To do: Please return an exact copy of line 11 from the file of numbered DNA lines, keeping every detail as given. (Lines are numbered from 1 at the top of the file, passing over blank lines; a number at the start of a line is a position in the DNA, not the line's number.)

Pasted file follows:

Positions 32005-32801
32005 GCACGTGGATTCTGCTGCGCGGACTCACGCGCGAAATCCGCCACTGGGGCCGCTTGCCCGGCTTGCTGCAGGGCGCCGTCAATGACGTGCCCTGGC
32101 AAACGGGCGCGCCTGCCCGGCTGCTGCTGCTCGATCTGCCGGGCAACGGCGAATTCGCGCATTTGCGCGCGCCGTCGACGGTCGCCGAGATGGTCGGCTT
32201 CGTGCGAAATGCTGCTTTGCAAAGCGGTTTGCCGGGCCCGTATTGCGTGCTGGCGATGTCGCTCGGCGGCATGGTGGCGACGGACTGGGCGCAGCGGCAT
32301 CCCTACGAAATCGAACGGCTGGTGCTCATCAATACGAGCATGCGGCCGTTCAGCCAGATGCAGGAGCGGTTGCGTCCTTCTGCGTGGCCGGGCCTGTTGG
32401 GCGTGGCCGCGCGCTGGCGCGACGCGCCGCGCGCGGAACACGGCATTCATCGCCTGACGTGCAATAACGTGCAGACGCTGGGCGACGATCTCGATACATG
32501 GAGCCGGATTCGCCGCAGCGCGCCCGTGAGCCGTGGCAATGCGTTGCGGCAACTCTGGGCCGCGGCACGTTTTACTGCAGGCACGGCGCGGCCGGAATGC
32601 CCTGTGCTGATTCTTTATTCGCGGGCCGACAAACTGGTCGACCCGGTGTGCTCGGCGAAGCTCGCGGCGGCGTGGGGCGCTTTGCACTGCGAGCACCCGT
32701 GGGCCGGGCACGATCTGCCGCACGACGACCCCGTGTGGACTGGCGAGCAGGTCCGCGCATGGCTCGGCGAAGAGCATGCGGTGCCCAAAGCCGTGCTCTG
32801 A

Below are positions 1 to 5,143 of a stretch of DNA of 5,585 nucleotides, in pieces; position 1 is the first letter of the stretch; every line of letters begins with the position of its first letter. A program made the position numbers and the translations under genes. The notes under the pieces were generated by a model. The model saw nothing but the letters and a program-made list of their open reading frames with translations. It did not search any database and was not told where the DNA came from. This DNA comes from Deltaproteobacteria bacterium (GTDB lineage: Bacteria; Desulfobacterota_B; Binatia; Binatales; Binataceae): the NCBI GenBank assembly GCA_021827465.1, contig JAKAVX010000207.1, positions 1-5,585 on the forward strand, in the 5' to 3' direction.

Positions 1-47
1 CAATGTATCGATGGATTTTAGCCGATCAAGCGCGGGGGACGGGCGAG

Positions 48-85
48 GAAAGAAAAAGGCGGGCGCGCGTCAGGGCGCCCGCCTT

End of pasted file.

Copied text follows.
Below are positions 1 to 5,143 of a stretch of DNA of 5,585 nucleotides, in pieces; position 1 is the first letter of the stretch; every line of letters begins with the position of its first letter. A program made the position numbers and the translations under genes. The notes under the pieces were generated by a model. The model saw nothing but the letters and a program-made list of their open reading frames with translations. It did not search any database and was not told where the DNA came from. This DNA comes from Deltaproteobacteria bacterium (GTDB lineage: Bacteria; Desulfobacterota_B; Binatia; Binatales; Binataceae): the NCBI GenBank assembly GCA_021827465.1, contig JAKAVX010000207.1, positions 1-5,585 on the forward strand, in the 5' to 3' direction.